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Tuesday, August 3, 2010

Every year, at one's birthday, friends and family gather around the birthday cake after dinner and look on fondly as the celebrant silently makes a wish, then draws in a deep breath to blow out the candles. Of course, past a certain age, the humane and practical thing to do is not overload the cake with candles, but consolidate decades of life into one candle per ten years. After all, we wouldn't want the birthday boy or girl to suffer cardiac arrest and fall face first into the cake. How uncouth would that be!

Is it too macabre to suggest that, as one's final days approach--or maybe even earlier--loved ones might gather around a cake again as the celebrant makes a death wish? Of course, by death wish, I don't mean the same thing as Freud did (see previous post #28); that is, a biological drive to die. Rather, a death wish is simply a mirror of the birthday wish. Is this incongruous with being with what is--something I've been advocating in other reflections on death awareness? Perhaps. I leave that for the reader to decide.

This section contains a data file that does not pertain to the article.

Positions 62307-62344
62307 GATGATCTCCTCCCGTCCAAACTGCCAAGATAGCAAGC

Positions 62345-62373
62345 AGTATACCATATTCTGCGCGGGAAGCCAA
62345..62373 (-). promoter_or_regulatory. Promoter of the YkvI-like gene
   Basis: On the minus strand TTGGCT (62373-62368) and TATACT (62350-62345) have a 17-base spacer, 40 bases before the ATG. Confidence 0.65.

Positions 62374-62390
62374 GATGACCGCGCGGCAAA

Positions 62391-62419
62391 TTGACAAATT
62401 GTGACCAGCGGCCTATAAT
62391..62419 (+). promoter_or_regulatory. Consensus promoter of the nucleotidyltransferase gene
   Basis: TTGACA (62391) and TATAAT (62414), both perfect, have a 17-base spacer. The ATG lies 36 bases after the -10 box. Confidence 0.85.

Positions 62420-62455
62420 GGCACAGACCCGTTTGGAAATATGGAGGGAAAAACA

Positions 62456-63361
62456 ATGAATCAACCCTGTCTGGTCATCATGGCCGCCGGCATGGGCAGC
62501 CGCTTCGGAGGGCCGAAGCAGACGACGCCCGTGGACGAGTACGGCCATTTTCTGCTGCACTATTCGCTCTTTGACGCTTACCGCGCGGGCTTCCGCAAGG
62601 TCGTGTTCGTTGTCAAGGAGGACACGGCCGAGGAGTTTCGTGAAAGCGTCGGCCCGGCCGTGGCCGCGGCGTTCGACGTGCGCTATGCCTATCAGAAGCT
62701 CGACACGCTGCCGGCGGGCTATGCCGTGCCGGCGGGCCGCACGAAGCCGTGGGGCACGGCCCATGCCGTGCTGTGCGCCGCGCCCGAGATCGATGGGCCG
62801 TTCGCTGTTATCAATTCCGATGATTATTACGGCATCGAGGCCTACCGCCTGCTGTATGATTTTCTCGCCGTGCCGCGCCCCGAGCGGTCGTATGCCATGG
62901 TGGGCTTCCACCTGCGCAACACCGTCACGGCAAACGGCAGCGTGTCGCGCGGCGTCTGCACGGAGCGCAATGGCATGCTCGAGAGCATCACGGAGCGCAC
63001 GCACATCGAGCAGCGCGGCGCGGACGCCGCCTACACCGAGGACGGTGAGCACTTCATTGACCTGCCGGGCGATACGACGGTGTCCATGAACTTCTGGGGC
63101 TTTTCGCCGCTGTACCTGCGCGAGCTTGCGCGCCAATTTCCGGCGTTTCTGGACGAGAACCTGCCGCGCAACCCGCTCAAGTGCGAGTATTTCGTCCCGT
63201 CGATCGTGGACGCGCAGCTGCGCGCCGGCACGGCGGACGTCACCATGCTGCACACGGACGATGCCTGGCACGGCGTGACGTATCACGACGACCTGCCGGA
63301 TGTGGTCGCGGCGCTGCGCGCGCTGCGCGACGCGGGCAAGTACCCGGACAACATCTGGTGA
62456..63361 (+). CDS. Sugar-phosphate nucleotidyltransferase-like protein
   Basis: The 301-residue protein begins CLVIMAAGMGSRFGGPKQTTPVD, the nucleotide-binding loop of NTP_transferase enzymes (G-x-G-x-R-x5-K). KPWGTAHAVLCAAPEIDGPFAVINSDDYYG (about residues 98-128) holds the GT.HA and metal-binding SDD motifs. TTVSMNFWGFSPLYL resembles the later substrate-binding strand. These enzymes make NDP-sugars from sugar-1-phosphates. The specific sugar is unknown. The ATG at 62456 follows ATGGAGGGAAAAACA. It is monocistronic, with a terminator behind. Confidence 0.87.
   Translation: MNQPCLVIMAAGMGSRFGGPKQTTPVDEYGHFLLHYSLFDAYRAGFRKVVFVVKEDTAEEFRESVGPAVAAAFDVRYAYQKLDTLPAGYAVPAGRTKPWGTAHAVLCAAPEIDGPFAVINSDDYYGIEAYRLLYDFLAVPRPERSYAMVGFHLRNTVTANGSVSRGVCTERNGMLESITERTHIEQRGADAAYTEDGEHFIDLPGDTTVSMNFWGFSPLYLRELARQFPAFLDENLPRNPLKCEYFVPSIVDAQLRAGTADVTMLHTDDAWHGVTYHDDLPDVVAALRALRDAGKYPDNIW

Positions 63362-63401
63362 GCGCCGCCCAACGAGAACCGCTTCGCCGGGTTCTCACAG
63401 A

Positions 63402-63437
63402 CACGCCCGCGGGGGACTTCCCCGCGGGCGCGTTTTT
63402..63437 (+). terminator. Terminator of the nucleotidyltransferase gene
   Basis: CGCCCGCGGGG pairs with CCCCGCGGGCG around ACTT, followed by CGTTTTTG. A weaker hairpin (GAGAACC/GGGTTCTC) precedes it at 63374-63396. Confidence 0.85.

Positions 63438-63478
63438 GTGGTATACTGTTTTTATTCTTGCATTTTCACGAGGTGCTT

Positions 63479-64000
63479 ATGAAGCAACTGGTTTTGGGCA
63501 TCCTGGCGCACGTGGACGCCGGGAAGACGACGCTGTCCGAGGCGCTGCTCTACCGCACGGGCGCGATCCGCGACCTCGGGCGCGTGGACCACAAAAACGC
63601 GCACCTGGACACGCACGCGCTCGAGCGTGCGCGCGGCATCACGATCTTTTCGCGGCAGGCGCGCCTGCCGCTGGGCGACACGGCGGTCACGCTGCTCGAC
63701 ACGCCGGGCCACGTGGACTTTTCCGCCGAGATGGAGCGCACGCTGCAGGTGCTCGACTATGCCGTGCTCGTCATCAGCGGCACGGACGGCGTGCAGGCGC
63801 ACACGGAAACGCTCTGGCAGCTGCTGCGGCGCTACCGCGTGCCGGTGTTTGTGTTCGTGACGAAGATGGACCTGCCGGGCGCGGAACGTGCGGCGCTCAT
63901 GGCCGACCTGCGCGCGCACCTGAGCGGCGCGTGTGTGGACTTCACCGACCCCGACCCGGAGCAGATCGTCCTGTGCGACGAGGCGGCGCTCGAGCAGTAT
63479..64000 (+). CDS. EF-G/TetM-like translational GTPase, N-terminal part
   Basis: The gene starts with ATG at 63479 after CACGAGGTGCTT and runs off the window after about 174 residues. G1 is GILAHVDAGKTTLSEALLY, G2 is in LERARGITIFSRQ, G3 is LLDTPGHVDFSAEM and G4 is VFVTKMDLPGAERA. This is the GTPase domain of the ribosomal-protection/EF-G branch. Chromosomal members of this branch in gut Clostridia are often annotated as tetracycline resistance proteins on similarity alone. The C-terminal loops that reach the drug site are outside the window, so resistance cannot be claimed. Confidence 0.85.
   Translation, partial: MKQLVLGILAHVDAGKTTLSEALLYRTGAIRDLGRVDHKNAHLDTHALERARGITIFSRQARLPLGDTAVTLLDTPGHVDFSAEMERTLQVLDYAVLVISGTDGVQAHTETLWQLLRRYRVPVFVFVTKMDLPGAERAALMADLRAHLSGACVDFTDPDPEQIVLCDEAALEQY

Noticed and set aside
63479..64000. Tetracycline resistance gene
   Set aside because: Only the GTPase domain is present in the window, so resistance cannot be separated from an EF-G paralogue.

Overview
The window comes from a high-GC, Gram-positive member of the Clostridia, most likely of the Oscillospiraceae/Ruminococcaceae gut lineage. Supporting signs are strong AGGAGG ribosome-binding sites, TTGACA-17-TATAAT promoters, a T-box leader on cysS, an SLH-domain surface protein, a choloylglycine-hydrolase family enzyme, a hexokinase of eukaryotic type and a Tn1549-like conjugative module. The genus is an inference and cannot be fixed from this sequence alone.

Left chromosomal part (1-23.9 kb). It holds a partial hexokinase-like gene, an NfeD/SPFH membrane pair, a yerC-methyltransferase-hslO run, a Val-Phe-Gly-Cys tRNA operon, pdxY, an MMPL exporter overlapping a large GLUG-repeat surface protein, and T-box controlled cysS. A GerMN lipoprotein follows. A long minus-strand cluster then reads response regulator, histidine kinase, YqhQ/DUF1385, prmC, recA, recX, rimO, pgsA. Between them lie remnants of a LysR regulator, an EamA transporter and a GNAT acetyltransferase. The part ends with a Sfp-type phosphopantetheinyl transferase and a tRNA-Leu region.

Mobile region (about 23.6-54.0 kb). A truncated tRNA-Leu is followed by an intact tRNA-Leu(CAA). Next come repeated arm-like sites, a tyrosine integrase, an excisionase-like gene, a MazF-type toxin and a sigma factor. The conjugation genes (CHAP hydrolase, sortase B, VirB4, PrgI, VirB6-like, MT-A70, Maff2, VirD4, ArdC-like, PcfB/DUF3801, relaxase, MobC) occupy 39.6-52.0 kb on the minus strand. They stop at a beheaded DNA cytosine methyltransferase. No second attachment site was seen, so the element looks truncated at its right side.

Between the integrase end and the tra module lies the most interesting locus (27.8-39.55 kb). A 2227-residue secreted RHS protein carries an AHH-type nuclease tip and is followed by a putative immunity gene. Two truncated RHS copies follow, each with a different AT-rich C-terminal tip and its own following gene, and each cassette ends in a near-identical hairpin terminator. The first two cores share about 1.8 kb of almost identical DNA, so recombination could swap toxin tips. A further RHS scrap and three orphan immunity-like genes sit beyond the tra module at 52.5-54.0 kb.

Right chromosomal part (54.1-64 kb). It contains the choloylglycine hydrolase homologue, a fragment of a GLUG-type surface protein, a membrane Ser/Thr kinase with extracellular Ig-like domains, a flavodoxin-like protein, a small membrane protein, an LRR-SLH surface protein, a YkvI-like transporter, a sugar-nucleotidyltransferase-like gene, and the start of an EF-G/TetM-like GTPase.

There is one caveat or qualification regarding the death wish. Wishes sometimes get entangled with hope, and I don't wish to encourage such entanglements. Impending death signifies the ending of hope, which need not plunge one into hopelessness or despair. Death is inevitable and hope isn't needed to obscure this existential fact. So, let's make a wish but not tie it to hope. In this respect, a death wish could be a new, and different, kind of wish for a new and different kind of landscape.

death wish
a lone candle flickers
then steadies again

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